I was first introduced to Peter on a snowy of my own, in a children’s literature class in college. My “kiddie lit” teacher was a diminutive woman who was often seen carrying teetering piles of children’s picture books out of her office, the Normal Public Library, and the Milner Library on our campus. Her love of children’s books, authors and illustrators and her dedication to bringing literature alive for youngsters in a meaningful way by teaching elementary education majors was contagious (though I had a lingering case of kiddie lit fever from the time I learned to love books on my grandmother’s lap).
When our darling grandson was born, his parents chose the name of Ezra. I could always tell who the elementary school teachers were when I said our grandson’s name was Ezra, for they all said, with gleeful enthusiasm, Ezra Jack Keats!
Our Ezra’s middle name is Petros, the Biblical Greek for Peter. Peter was my father’s name and I will be forever touched by their honoring him so.
Peter and Petros and Ezra and snowy days; they all seemed to float together today like our recent flurry of snowflakes. I was excited learn that today was Mr. Keats’ birthday and I look forward to one day reading some of Ezra’s books to our very own Ezra.
There is a fabulous website about Ezra Jack Keats, his life, his books, his illustrations and more. If you have the time, click on in celebration of his birthday – and of children everywhere. www.ezra-jack-keats.org/introduction/a-biography/
Posted in Books, Children's books, Famous and infamous, Historical, tagged Laura Ingalls Wilder, Laura Ingalls Wilder's birthday, Little House books, Little House in the Big Woods, pioneers, prairie, The Long Winter on Thursday, February 7, 2013 | 24 Comments »
“Once upon a time, sixty years ago, a little girl lived in the Big Woods of Wisconsin, in a little gray house made of logs.”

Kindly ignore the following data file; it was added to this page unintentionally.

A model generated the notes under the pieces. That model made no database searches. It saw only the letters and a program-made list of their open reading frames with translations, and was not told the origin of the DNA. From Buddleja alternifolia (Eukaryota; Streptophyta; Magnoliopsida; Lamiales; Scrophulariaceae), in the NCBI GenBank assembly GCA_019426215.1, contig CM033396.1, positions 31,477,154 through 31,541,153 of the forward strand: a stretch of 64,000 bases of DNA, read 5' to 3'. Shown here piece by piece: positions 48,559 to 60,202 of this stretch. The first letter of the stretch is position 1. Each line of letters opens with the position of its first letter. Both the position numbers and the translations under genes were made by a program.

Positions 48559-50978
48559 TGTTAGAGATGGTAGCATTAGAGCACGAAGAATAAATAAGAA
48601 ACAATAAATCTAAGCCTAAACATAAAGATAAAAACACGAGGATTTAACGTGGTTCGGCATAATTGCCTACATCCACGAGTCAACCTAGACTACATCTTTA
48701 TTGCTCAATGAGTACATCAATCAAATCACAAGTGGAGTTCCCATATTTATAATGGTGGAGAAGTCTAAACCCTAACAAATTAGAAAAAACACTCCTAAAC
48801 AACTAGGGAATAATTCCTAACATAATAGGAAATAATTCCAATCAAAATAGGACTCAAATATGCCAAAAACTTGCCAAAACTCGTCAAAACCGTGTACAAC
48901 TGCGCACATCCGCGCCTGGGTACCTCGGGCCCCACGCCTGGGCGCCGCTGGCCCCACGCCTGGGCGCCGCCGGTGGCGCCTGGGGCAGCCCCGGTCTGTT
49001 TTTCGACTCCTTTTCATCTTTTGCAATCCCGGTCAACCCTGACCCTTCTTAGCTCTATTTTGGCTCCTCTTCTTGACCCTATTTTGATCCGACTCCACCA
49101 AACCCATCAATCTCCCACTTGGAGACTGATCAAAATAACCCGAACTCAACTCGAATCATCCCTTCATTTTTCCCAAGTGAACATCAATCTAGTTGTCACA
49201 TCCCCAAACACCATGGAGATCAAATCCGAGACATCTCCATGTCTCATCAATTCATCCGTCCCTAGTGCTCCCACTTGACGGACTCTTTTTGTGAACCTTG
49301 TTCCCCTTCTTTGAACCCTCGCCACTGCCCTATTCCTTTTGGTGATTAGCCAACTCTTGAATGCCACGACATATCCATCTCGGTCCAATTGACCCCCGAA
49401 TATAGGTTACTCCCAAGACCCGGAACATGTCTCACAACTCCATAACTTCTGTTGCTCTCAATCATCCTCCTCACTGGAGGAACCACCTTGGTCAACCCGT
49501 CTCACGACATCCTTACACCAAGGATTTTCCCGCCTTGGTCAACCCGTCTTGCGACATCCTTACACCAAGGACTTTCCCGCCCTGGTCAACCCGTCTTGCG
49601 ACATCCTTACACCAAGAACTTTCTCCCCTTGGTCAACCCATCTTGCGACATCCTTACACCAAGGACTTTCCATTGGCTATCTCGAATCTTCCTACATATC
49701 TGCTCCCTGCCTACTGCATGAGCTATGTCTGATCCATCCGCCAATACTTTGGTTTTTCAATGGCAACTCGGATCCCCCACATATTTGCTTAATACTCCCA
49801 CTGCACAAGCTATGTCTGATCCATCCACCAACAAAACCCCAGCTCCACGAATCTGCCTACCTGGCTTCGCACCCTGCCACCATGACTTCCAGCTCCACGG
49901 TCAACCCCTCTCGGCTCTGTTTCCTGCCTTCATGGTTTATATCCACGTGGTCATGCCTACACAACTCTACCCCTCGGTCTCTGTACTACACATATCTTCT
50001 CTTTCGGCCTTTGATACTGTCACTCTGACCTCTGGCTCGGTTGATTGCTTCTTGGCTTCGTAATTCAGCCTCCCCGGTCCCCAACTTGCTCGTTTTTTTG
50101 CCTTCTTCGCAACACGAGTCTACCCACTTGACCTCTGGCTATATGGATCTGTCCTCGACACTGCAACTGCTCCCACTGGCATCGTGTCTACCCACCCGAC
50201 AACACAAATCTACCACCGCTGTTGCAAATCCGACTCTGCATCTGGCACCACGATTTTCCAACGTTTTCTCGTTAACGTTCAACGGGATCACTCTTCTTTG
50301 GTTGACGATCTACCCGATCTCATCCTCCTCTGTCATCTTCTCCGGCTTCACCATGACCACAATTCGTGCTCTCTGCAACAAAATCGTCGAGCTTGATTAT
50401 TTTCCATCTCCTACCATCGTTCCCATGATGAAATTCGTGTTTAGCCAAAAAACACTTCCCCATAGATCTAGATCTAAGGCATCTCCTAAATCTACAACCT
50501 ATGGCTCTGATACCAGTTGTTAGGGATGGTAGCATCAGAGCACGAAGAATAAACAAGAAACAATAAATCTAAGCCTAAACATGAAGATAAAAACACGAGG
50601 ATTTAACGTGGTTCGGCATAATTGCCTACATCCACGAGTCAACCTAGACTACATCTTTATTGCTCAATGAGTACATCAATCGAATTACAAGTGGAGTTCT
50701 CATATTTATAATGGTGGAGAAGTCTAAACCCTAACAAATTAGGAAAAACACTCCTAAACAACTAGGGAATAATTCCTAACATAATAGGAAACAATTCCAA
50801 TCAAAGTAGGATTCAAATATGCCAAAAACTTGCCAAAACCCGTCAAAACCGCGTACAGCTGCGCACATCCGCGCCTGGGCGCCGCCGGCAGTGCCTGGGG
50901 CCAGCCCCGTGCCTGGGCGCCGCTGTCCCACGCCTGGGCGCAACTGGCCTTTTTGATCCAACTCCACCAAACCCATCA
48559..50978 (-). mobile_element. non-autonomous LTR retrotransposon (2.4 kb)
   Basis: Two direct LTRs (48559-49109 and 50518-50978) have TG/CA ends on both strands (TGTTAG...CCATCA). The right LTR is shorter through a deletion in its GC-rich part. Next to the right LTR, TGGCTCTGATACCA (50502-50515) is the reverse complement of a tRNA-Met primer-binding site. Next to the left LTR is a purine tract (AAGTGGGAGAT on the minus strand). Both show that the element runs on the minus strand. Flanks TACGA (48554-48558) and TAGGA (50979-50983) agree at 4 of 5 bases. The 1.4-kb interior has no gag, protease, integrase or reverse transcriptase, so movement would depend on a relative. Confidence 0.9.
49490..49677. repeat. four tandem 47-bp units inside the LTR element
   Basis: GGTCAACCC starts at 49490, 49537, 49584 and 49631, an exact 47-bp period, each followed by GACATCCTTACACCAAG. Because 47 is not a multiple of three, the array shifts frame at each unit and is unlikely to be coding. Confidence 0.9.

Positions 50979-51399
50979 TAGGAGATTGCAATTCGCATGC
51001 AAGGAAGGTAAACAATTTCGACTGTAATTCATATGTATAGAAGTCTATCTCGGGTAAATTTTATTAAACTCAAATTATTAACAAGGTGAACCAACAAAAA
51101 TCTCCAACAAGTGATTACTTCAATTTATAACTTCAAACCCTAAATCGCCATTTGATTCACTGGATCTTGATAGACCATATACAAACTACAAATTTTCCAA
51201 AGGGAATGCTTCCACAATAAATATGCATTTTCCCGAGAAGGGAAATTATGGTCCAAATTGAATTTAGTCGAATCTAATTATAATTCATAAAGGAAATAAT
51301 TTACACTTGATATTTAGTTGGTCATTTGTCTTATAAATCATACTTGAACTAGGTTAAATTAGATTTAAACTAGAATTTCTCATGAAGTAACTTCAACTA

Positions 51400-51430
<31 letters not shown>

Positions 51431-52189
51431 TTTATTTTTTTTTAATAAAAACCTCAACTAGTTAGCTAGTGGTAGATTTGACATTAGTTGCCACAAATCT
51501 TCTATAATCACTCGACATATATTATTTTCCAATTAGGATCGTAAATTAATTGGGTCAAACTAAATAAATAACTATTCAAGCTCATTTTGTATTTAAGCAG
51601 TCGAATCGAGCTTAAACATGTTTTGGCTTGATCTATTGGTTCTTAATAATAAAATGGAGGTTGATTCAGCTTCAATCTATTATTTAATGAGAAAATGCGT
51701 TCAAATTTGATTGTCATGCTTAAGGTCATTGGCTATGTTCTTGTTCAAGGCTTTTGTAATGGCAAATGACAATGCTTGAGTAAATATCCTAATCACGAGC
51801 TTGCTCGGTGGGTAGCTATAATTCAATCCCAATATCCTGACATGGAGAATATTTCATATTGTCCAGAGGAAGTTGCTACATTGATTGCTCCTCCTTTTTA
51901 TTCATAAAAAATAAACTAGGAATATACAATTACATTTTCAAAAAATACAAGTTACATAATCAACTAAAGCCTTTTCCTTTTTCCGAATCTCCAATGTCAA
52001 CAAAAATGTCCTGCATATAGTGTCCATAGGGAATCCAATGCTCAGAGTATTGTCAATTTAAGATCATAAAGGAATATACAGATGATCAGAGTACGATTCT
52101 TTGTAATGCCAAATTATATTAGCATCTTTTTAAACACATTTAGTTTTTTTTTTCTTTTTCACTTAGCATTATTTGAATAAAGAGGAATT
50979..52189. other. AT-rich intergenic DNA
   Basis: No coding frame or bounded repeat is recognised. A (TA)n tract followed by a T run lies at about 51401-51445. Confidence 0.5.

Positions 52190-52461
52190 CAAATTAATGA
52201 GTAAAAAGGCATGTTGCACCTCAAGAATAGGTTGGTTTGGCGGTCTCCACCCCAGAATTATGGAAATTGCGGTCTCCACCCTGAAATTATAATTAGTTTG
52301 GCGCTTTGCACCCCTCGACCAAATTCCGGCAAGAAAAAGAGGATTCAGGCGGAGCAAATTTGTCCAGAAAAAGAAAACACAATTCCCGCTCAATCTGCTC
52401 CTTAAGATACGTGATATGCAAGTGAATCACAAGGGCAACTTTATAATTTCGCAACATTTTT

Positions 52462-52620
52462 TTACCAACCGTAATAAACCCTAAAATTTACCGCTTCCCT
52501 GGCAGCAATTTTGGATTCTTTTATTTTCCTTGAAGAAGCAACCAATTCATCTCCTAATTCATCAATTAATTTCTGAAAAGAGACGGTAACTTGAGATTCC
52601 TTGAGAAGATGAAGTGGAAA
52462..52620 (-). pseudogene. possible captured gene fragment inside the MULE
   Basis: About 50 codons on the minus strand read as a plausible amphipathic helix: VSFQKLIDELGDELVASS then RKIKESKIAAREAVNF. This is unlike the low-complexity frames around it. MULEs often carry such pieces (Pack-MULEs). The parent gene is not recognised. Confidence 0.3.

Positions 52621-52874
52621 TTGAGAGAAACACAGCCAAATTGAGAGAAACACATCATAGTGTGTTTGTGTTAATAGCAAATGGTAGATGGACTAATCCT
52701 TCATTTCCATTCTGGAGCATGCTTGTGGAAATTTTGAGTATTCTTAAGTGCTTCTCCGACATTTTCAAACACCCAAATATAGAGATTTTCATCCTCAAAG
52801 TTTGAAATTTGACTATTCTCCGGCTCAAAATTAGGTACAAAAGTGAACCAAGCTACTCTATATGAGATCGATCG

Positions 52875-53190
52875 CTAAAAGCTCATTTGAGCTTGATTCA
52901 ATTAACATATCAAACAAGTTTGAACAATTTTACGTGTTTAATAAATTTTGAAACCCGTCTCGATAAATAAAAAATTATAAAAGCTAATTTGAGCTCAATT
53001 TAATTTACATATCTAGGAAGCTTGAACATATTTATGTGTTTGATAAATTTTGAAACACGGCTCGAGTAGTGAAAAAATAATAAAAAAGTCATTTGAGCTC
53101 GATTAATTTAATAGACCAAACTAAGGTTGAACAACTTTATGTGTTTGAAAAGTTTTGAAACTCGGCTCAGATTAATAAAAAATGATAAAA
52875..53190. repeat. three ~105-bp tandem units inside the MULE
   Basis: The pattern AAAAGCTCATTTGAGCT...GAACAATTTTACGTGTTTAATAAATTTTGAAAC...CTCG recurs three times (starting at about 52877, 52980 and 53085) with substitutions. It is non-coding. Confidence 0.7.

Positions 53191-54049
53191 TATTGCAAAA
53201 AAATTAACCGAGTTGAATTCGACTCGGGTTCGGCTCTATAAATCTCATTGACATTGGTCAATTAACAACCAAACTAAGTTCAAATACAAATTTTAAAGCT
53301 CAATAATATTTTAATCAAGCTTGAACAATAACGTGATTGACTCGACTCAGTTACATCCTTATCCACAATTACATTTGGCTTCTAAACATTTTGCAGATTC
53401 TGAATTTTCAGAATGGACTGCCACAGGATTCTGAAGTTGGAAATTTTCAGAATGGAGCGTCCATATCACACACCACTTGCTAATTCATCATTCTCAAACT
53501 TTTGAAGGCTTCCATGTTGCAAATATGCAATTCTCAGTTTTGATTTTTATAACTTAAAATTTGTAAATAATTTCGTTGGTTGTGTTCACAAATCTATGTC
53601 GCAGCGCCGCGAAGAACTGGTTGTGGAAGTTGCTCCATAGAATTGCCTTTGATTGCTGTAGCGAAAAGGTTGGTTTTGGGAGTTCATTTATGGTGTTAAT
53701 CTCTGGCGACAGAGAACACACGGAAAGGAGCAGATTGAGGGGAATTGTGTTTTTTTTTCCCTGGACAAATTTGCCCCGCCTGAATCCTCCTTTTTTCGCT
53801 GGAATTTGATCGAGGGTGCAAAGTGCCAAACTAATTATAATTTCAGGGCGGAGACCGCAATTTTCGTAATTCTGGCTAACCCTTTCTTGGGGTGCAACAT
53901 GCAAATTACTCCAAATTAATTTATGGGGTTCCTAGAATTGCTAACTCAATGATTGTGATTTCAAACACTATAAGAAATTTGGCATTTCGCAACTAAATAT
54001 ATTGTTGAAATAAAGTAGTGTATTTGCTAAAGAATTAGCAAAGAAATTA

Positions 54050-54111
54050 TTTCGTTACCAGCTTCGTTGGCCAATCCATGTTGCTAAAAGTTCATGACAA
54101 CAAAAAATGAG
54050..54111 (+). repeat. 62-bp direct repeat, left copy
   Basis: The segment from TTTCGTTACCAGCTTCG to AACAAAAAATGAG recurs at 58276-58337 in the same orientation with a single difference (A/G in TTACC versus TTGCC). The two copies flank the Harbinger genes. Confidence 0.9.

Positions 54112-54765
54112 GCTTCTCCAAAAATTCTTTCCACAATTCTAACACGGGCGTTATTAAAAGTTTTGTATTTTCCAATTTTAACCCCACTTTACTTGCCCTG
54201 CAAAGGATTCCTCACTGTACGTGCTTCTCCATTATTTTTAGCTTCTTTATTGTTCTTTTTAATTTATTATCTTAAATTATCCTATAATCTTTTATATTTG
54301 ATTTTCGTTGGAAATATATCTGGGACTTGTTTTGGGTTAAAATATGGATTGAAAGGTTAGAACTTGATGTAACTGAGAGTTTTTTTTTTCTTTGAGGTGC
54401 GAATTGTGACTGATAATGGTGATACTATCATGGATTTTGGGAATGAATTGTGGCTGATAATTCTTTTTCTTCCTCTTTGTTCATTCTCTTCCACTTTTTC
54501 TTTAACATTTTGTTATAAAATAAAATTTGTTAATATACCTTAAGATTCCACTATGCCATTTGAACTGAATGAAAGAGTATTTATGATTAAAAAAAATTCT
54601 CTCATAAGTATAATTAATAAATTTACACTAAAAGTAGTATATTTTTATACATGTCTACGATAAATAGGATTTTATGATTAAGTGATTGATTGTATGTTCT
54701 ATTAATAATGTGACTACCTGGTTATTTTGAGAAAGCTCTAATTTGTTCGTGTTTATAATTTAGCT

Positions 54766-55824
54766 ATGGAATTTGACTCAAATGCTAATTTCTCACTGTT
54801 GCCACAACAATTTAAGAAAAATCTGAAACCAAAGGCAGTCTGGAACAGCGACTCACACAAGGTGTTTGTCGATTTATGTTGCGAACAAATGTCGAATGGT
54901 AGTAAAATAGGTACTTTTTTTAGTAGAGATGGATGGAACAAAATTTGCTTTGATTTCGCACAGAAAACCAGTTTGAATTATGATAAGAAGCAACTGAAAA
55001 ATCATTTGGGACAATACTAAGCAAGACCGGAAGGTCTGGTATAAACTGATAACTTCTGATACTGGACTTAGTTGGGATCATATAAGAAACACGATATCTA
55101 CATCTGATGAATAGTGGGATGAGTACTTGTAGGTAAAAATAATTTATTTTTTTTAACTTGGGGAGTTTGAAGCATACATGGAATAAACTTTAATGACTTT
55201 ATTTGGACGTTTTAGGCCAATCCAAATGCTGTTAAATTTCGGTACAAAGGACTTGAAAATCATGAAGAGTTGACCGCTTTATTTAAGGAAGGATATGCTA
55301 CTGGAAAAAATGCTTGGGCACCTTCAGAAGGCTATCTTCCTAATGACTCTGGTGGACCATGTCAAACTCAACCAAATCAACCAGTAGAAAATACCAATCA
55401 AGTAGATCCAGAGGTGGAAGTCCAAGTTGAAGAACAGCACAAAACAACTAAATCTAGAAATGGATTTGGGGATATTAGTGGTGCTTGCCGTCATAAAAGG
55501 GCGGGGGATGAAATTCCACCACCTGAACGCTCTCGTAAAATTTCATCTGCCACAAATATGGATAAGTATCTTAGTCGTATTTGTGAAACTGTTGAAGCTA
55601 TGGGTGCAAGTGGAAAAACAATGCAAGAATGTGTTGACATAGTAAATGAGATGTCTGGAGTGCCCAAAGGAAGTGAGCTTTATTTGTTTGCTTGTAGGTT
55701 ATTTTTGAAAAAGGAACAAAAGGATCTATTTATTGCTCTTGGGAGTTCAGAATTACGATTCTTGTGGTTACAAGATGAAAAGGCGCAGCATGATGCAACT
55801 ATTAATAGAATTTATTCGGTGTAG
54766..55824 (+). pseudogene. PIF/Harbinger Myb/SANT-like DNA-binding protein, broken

Laura Ingalls Wilder. “Little House in the Big Woods”
That little girl’s name was Laura. She grew up to become one of America’s most beloved children’s authors with her books, commonly known as the Little House Books, still in publication.
Today is Laura Ingalls Wilder’s birthday.
Those of you who have been visiting with me here on the Cutoff for some time know of my love of Laura Ingalls Wilder and her stories growing up on the vast prairies of the midwest in the second half of the 19th century. You know how I often read “The Long Winter” during snowstorms and of my visits to several of the Little House sites, most recently the one in Burr Oak, Iowa. If you are new to my site, or don’t know about the Little House books, please feel free to click onto the links to learn a bit more.
It is “Little House in the Big Woods” that has started countless schoolchildren on the long journey with Laura and her family that begins in the North Woods of Wisconsin and is one of the first “chapter” books read aloud to children in schools.
This one little book. written when Laura was in her sixties, is a chronicle of midwestern settlers who formed and farmed the heartland of the United States.
“Little House in the Big Woods” was followed by more books that chronologically tell of the Ingalls’ journey across frozen Lake Pepin to Minnesota and Iowa and the Dakota territory. Laura Ingalls Wilder brought the pioneer spirit alive. She still does as her books take us into their sod house, log cabins and shanties, enduring grasshopper plagues, near starvation, and illness that leaves Laura’s sister Mary blind. Ma’s cheery disposition and ability to cook anything and Pa’s fiddle strings playing the girls up to their beds at night and all the adventures, both big and small, continue to entertain, educate and inspire children young and young at heart
I was so excited to learn of her birthday today that I just may stop right here and read the first chapter of “Little House in the Big Woods” . . . well, you know what will happen if I do that, don’t you?
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A thousand thousand stories
musings from and about our cottage in the West of Ireland